Printing stuff in 3D hasn’t yet infected our homes the way maker prophets might have hoped, but industries like aviation and space have taken to 3D printers with the gusto of YouTubers to DIY flamethrowers. The National Aeronautics and Space Administration has tinkered with printing techniques for several years, because it’s quick and cheap, but it’s now a step closer to slapping a 3D-printed engine to a rocket.
In a series of tests in October, NASA engineers created a breadboard engine — a prototype engine with parts splayed out like the limbs of a decaying snowman for easy tinkering. The engine has about 75 percent of the parts needed, says Marshall Space Flight Center engine project manager Elizabeth Robertson in a press release. But just because it’s missing a quarter of what it needs to get us to orbit doesn’t mean it ain’t impressive:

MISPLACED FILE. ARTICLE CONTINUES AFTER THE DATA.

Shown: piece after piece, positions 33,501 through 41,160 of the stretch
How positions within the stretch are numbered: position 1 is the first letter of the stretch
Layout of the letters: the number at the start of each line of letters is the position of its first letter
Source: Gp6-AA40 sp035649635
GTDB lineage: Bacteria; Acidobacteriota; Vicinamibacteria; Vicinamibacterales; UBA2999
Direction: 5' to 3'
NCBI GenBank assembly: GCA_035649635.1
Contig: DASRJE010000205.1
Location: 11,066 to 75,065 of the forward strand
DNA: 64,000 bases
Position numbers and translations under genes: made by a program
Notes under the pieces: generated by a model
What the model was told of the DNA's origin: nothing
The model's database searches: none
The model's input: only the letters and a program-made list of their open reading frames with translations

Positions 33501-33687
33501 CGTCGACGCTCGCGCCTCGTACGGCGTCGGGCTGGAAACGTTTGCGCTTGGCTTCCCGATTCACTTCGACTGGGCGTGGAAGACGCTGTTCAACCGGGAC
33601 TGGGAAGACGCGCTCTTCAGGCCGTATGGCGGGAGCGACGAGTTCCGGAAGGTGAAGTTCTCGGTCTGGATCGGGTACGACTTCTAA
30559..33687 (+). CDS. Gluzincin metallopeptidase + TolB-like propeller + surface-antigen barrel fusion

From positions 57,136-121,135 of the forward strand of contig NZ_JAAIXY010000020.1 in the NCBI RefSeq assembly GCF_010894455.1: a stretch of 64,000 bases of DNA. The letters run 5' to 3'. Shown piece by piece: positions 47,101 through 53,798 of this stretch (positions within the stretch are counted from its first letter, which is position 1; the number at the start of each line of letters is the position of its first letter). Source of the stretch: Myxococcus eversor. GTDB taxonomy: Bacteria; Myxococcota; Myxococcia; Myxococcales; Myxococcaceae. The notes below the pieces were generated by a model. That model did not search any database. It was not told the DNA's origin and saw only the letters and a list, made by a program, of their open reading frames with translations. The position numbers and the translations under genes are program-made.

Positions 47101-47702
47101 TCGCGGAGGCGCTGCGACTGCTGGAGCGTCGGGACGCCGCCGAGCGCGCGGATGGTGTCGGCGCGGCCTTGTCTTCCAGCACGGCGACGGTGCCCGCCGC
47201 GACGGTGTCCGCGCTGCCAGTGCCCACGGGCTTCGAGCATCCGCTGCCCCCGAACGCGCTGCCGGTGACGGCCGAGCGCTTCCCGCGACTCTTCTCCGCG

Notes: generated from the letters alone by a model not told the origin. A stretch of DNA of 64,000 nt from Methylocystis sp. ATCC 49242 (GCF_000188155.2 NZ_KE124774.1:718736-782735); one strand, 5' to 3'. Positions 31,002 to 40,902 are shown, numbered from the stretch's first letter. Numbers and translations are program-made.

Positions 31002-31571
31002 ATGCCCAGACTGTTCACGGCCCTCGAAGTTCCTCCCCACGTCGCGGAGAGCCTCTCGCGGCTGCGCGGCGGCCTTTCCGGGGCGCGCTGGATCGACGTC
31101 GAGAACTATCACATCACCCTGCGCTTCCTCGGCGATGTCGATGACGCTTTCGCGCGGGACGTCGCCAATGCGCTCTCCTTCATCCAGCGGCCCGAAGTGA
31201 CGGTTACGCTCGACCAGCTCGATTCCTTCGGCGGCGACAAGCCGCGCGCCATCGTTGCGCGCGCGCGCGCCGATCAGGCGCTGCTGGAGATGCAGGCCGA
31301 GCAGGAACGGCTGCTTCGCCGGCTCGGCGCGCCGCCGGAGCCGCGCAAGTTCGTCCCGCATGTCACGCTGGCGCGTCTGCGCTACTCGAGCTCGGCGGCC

The researchers are trying to figure out if 3D printed parts hold up under the incredible conditions of take-off. In the tests, the engine delivered, with the turbopump supplying liquid hydrogen fuel at minus 400 degrees Fahrenheit that would ignite at temperatures up to a whopping 6,000 degrees. That translated to about 20,000 pounds of thrust, which NASA says is sufficient for a Mars lander. Flame on.